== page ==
Rather than looking at these shipping containers as a waste disposal problem, we can choose to regard them as an abundance of potential building material. Shipping containers are readily available across the globe. So there is a bright spot in this darkening sky. Some architects and builders are beginning to take advantage of this surplus to recycle the containers. This then, is the first degree of reparation: to clean up the coastlines by recycling these used shipping containers. Recycling in this way will result in cleaner and healthier coastlines without creating another problem like huge areas of landfill. 2. Transition from waste disposal to housing. The Chinese say that every perceived problem holds opportunities. And so it is with the current need for low cost and emergency housing. Not all solutions come by design. Some arrive disguised as problems. Some arrive by happenstance. And some arrive… by boat! One level at which this problem can be addressed is recycling. Just in general, it’s a good thing to recycle materials that otherwise have no further use for their intended purpose, and this holds true here. But to what use should we put 8,000 lbs of steel? An idea whose time seems to have arrived is the use of stockpiled shipping containers to build prefab homes. Why not take something just going to waste and difficult to dispose of and turn it into something useful? Making a building (which can last and last) out of what is essentially a huge piece of industrial waste takes recycling to a whole new level. Few ideas can compete with the pragmatic beauty of this one. Prefab shipping container housing can represent a real solution to some social and ecological problems. Low cost housing built using a minimal amount of energy and a maximum of renewable resources is the second degree of reparation. One shipping container can form the basis for a small, low cost home. For some people, it’s hard to imagine that a shipping container, a steel box that might have just brought a load of wheat across an ocean, can be transformed into a comfortable home. But that skepticism quickly fades once they tour a prefab shipping container home. They are actually quite spacious. Two generous bedrooms ( or a bedroom and an office ), a bathroom and a kitchen are an easy fit in just one container. which can be as large as 20-by-48-feet. Take a country like Costa Rica, for example. The value of land has increased to a level where only foreigners can afford to own property and some Costa Ricans who were once property owners are being displaced or have become employees of the new landowners. The cost of conventional building materials has also risen prohibitively. Used shipping containers are a viable and worldwide option for many people in this position. They can also be the answer to more affordable housing for families worldwide. Container homes can be a great solution for third world countries with housing problems. One container can form the basis for a small, low cost home. Multiple containers can be used as building blocks to create larger and more permanent structures. The containers are manufactured to be stacked much as nine high without compromising their structural integrity so second or third stories are no problem. 3. And low income apartment buildings are beginning to emerge on the landscape. A small carbon footprint There are several reasons for recycling shipping containers into homes rather than something else. One of the most important reasons is the amount of energy required to repurpose them. David Cross, a business development director, explains that melting down an 8000 lb steel shipping container to make steel beams, for example, requires 8000 kW-hrs of energy. The process of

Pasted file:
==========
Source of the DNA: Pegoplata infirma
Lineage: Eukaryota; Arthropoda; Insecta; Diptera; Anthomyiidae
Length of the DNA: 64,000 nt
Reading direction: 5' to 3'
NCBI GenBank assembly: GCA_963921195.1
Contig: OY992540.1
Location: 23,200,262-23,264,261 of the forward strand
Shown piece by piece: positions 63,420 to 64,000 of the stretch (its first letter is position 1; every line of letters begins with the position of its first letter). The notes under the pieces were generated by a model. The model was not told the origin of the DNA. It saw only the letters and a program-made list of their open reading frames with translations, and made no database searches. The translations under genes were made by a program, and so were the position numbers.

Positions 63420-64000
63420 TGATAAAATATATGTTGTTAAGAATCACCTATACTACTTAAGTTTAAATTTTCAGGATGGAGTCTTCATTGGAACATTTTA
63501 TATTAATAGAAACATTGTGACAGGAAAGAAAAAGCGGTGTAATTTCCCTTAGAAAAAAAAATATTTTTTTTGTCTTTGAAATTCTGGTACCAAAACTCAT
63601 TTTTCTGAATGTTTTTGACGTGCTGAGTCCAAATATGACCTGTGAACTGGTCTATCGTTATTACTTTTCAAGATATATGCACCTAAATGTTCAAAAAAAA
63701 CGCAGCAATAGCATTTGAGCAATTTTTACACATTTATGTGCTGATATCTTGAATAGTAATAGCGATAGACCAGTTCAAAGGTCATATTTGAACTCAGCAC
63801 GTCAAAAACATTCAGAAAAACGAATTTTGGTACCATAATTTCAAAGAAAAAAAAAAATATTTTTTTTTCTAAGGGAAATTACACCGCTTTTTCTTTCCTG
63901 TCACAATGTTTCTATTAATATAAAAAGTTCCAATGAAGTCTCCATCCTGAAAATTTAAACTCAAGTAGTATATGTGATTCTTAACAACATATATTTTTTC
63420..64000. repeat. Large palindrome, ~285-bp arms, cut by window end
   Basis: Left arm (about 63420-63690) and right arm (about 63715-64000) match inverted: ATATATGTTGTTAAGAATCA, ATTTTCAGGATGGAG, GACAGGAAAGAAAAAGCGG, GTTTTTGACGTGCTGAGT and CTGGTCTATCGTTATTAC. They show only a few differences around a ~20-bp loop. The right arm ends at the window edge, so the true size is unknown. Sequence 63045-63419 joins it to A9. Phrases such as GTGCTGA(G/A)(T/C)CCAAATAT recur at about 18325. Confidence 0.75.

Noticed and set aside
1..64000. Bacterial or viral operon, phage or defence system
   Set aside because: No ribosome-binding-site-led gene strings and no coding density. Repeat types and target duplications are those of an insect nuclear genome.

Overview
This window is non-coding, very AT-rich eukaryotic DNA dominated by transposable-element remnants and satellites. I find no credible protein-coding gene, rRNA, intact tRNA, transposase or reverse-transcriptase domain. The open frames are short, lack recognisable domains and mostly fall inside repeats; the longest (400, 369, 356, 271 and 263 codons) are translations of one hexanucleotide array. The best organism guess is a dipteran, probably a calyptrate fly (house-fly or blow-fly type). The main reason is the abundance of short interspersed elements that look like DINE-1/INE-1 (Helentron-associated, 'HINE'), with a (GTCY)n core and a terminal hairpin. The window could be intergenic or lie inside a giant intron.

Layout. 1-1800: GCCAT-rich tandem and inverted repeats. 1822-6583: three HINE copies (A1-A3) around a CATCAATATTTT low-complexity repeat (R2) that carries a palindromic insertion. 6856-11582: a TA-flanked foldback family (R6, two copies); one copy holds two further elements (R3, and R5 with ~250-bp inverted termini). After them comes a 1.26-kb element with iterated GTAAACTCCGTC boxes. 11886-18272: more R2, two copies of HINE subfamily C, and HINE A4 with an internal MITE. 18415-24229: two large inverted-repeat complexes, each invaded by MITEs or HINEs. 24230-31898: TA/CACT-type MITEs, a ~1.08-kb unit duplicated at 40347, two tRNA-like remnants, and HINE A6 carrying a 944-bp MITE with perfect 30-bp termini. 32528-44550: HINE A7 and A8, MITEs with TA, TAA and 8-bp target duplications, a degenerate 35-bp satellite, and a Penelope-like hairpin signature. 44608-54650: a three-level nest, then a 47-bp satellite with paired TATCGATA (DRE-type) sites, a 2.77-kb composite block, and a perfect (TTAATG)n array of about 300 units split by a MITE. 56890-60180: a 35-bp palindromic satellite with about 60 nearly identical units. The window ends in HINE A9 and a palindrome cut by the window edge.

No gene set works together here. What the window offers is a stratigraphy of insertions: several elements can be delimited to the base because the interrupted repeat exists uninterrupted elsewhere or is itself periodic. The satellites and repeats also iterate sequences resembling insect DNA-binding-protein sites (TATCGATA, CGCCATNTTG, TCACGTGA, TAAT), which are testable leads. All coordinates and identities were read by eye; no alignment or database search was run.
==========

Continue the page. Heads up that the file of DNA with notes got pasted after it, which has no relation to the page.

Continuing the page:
recycling that entire 8000 lbs of steel into a shipping container home takes only 400 kW-hrs of electrical energy or about 5% of the energy needed to melt it. Reusing shipping containers in this way saves not only electrical energy but also the expenditure of human energy (time and labor costs) and the fuel used to ship them back to their country of origin. And since they are built to factory specifications, a lot of guesswork is eliminated. This reduces construction time for building crews and wasted materials. The nature of shipping containers as building material also allows for the possibility of a number of energy-saving designs. So shipping container homes are energy efficient in many ways. Contact us at: builds homes in Costa Rica using shipping containers as the main building block for construction. These steel homes are perfect for the security of your home and can be prefabricated at our factory in San Ramon, Costa Rica in one month.